The News Matrix: Saturday 25 October 2014

 

Click to follow
The Independent Online

Alcohol limit for drivers to be cut

Kenny MacAskill, the Scottish Justice Secretary, yesterday outlined moves to reduce the legal blood alcohol limit for Scottish drivers from 80mg in every 100ml of blood, which applies across the UK, to 50mg in every 100ml. The change will come into effect on 5 December.

Student opens fire  in Seattle school

A school near Seattle, Washington, was in lockdown last night after a male student, who has since died, reportedly opened fire in the cafeteria. At least three people  have been hospitalised at Marysville-Pilchuck High  School in Marysville.

Masked men attack gay rights activists

Police say about 30 people wearing masks and throwing rocks and bottles have attacked members of a gay rights activist group, wounding two of them. Yesterday’s assault occurred in Skopje, the capital, as the LGBT Association of Macedonia was celebrating its second anniversary.

‘Bombing’ of patrol ‘was murder attempt’

A suspected bomb thrown at police patrol in Northern Ireland bears all the hallmarks of a murder attempt, a senior officer has claimed. Chief Inspector Andy Lemon said those behind the attack in the border town of Strabane, Co Tyrone showed scant regard for human life.

Dragons’ Den contest to help the disabled

The Government has launched a Dragons’ Den style competition to help disabled people. The Accessible Technology Prize asks entrepreneurs to pitch apps and gadgets to help the disabled be more independent. The 25 winning ideas will receive a £6,000 contract to take their ideas forward.

Muslim groups denounce attacks

Muslim groups have been quick to denounce two deadly terrorist incidents this week which have led to growing “fear and mistrust” between communities, according to a leading cleric. There have been reports of Muslim children being bullied at school after the attacks.

Suspect in murder of US reporter released

One of the men suspected of being involved in the murder of US journalist Daniel Pearl has reportedly been released by an anti-terrorism court in Pakistan. Qari Hashim was being held in Hyderabad. His lawyer told NBC he was acquitted due to a lack of evidence.

Ashya’s family: It’s not safe to return to UK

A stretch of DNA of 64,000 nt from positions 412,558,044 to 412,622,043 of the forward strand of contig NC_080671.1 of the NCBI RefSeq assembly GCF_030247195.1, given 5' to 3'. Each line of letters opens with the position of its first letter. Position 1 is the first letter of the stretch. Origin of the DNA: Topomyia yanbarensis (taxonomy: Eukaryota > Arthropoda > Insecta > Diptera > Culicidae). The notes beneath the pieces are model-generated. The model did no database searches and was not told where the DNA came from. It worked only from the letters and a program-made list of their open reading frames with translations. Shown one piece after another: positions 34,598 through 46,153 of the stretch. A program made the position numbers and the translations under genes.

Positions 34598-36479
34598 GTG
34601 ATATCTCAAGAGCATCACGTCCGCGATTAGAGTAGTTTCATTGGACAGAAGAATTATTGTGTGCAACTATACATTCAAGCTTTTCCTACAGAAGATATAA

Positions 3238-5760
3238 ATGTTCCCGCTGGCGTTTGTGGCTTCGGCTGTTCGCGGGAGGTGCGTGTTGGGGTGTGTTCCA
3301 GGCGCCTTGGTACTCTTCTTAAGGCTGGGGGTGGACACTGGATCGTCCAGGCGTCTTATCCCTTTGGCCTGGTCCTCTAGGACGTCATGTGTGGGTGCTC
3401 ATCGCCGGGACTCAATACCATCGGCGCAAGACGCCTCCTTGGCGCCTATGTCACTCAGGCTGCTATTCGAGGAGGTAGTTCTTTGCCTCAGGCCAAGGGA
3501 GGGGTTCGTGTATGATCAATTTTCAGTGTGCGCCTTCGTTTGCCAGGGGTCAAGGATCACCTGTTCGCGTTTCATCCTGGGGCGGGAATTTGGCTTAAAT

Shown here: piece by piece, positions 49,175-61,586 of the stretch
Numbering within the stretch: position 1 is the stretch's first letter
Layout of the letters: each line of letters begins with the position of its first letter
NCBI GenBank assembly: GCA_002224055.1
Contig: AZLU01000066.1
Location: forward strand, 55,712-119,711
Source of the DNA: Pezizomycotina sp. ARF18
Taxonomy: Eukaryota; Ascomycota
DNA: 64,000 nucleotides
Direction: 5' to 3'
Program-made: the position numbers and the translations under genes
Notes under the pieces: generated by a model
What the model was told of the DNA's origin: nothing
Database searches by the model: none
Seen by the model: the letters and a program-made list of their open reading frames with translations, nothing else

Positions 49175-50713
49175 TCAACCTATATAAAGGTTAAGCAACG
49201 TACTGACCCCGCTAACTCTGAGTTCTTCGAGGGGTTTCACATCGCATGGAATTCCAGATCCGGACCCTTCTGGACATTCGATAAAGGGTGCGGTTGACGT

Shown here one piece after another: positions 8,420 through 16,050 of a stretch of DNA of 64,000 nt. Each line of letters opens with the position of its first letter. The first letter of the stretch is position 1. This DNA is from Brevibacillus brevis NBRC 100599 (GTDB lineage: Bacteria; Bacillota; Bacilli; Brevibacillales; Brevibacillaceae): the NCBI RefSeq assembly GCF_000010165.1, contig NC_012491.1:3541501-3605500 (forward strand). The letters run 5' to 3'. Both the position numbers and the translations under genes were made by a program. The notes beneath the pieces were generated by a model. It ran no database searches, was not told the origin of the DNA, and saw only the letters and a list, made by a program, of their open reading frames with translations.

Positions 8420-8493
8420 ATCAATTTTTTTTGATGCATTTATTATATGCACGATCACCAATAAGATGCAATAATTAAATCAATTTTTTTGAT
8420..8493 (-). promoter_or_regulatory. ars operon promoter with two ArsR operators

Ashya King has had his last dose of proton beam therapy at a Prague hospital but his parents say they do not feel “safe” to return to the UK. Brett and Naghmeh King made headlines when they took him from Southampton General Hospital in August to get the treatment.

Ebola case sparks panic in New York

A doctor who recently returned from Guinea has been diagnosed in New York with Ebola. It comes as a nurse, who contracted the deadly virus while treating a patient in Dallas, left hospital. Nurse Nina Pham (above, with Barack Obama) said she felt “fortunate and blessed”. 

NHS agency staff cost £2.5bn last year

Around £2.5bn of NHS funds were spent on agency staff last year, far more than was planned for, according to new figures. The overspend is thought to have been driven by growing demand and attempts to improve patient safety after the Mid Staffordshire care scandal.

Brand criticised for 9/11 remarks

Russell Brand was criticised after saying he was “open-minded” about the cause of the 9/11 terrorist attacks. He made the comments on Newsnight while promoting his new book Revolution, highlighting links between former President George Bush and Osama bin Laden.

Rail workers had no warning of train

Nine rail workers were seconds from death and had no warning an 80mph passenger train was bearing down on them, rail accident investigators said. The group, on a bridge in Lancashire, survived by pressing against a bridge parapet, the Rail Accident Investigation Branch said.

Modern buildings are rubbish, says Gehry

Acclaimed architect Frank Gehry has declared that 98 per cent of modern architecture is rubbish – although he used a more colourful term while receiving a prestigious award in Spain. His outburst came after a journalist suggested his buildings were “showy”.

Adult daughters are given £5,700 more

Grown-up daughters cost £5,700 more than sons, according to a survey from Zopa. Between 18 and 30, parents will pay £5,000 for their child’s higher education, £5,000 for a house deposit and £5,000 for getting married, the research suggests, with girls getting more.

Winning café rises from flames of riots

A woman who opened a café in a building badly damaged in the Tottenham riots in north London has been named entrepreneur of the year. Gina Moffatt, who runs the Blooming Scent Cafe, received the accolade at the eighth annual Precious Awards.

Judge stumped by cricketing terms

A planning battle over an old forge next to a cricket pitch led to a High Court judge asking: “What are sixes and fours?” East Meon Forge and Cricket Ground Protection Association wants to block an extension to the former workshop in the East Hampshire village.

Reading in rhyme is better every time

Rhyming books and poetry can help young children to enjoy reading, according to Julia Donaldson. The author of The Gruffalo told the Times Educational Supplement (TES) that rhyme was easier to remember than plain prose, which encouraged youngsters’ confidence.

Comments